Senate Minority Leader Mitch McConnell announced Thursday that he will not vote to confirm Ketanji Brown Jackson to the Supreme Court, citing her responses this week to questions about "court packing."
“I went into the Senate process with an open mind, but after studying the nominee’s record and watching her performance this week, I cannot and will not support Judge Jackson for a lifetime appointment to the Supreme Court,” McConnell, R-Ky, said on the Senate floor.
McConnell suggested in his remarks that he thought Jackson would be an activist judge, and he faulted her for not taking a position on court packing — adding justices to the nine-member Supreme Court.
“Judge Jackson refuses to reject the fringe position that Democrats should try to pack the Supreme Court,” McConnell said, adding that the question should have been “an easy softball” for her, “but it wasn’t.”
Jackson noted during her confirmation hearing that Justice Amy Coney Barrett, a conservative judge whom McConnell championed for the Supreme Court in 2020, sidestepped a similar question during her hearing, saying she wouldn’t “opine” on the issue.
McConnell noted that liberal justices like Stephen Breyer and the late Ruth Bader Ginsburg “had no problem denouncing this unpopular view and defending their institution.” The two justices made those remarks after they were on the court.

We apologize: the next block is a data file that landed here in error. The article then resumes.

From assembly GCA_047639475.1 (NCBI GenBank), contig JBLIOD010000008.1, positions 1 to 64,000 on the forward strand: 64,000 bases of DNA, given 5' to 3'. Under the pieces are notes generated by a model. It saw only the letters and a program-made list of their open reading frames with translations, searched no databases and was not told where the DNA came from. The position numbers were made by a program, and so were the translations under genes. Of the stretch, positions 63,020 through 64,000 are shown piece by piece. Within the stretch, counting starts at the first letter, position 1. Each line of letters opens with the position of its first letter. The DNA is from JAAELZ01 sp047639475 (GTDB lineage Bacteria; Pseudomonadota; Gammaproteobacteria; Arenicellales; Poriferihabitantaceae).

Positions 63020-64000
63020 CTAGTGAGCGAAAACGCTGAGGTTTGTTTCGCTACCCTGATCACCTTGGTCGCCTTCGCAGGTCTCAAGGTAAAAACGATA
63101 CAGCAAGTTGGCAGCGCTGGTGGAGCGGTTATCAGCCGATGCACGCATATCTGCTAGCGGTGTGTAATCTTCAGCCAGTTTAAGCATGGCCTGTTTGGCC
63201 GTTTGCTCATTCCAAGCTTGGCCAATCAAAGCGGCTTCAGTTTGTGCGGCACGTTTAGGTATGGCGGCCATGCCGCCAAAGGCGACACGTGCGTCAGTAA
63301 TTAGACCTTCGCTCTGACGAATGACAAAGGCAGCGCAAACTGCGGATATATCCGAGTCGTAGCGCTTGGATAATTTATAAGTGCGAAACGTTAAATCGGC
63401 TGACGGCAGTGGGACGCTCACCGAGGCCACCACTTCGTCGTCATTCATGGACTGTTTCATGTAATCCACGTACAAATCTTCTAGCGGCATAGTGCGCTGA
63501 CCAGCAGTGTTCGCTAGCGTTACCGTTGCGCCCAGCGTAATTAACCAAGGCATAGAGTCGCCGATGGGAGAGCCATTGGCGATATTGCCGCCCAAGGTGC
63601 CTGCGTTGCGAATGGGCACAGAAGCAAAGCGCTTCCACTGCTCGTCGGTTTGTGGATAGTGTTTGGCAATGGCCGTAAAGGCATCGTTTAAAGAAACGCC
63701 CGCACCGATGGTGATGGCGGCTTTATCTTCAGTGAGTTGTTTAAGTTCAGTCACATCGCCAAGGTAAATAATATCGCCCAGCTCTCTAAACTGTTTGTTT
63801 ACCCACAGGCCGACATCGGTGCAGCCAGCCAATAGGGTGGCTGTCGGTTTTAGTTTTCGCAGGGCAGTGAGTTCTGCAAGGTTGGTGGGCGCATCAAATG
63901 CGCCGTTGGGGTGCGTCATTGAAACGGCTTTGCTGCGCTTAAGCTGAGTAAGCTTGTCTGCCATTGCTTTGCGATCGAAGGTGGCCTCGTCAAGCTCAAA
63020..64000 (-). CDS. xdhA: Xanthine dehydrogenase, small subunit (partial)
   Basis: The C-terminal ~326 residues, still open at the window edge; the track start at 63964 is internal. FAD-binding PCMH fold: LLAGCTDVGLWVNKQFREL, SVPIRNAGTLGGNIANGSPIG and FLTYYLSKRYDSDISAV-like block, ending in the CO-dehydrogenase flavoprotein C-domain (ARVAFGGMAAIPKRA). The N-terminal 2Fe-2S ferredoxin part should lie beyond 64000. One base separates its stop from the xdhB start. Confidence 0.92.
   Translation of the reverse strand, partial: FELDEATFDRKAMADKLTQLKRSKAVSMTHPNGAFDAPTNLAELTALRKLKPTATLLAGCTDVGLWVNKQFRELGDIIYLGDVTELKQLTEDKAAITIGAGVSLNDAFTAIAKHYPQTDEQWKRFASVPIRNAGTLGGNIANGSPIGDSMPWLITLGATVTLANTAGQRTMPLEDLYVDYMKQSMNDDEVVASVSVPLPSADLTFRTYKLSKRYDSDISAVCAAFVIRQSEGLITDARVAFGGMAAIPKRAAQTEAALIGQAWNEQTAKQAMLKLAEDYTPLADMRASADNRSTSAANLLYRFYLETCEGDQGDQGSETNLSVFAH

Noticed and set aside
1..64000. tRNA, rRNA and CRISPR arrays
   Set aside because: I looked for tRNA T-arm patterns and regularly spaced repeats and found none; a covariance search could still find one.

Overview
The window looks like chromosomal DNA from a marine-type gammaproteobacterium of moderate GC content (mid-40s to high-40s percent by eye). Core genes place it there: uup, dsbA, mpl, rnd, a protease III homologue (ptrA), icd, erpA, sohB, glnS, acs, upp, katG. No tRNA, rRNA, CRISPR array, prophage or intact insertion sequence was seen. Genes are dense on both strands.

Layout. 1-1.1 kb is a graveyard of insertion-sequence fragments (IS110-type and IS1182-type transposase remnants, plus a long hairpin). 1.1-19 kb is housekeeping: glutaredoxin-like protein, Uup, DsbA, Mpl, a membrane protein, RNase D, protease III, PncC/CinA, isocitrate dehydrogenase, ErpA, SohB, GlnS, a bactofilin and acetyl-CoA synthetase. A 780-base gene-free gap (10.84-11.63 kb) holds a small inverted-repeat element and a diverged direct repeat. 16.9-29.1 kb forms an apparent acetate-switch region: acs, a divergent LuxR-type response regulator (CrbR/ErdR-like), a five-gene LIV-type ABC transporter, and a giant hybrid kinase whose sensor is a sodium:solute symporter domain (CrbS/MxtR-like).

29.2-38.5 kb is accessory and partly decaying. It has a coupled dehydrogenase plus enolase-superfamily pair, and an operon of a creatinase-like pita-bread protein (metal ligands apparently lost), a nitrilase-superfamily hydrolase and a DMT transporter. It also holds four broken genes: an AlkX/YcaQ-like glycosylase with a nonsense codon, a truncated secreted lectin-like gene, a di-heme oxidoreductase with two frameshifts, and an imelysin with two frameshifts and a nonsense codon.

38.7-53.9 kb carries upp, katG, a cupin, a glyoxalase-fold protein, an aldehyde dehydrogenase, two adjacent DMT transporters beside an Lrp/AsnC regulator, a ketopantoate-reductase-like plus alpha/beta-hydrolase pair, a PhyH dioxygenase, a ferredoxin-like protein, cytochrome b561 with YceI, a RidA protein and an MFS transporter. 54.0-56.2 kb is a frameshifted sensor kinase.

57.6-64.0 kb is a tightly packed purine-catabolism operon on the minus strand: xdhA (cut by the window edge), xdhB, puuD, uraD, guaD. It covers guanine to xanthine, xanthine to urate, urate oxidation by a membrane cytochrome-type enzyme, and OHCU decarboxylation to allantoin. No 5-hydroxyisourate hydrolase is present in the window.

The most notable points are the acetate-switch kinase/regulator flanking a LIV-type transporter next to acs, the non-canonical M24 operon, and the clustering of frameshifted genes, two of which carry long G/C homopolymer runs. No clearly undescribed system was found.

He added that Jackson “seemingly actually tipped her hand” during her testimony this week. “She said she would be ‘thrilled to be one of however many.’ However many,” McConnell said.
“Nothing we saw this week convinced me that President Biden’s or Judge Jackson’s far-left fan club had misjudged her. I will vote against this nominee on the Senate floor,” he said.
The Senate Judiciary Committee is expected to vote on Jackson's nomination April 4, setting up a likely vote in the full Senate later in the month. No Democratic-voting senators have indicated they would oppose her.
McConnell had not been expected to back President Joe Biden's historic pick — he voted against Jackson's nomination to the U.S. Court of Appeals for Washington, D.C., last year — but Thursday's announcement could open the floodgates for other GOP senators to follow suit and potentially set up a party-line vote for Jackson, who would be the first Black woman to serve on the Supreme Court.
The Senate confirmed Jackson last year to her current post by a vote of 53-44, with support from just three Republicans: Susan Collins of Maine, Lisa Murkowski of Alaska and Lindsey Graham of South Carolina.
Graham, however, was openly antagonistic toward Jackson at her confirmation hearings this week, criticizing her sentencings in child pornography cases.
Graham, who has yet to reveal how he plans to vote, said Thursday, "I'm inclined to vote for nominees," but suggested he might hold Jackson to different standard for the Supreme Court than he did for the federal appeals court. "I thought she was qualified to be on the circuit court. This is a different game," he said.
Asked whether that meant he would vote against her, Graham said, “Now just stay tuned."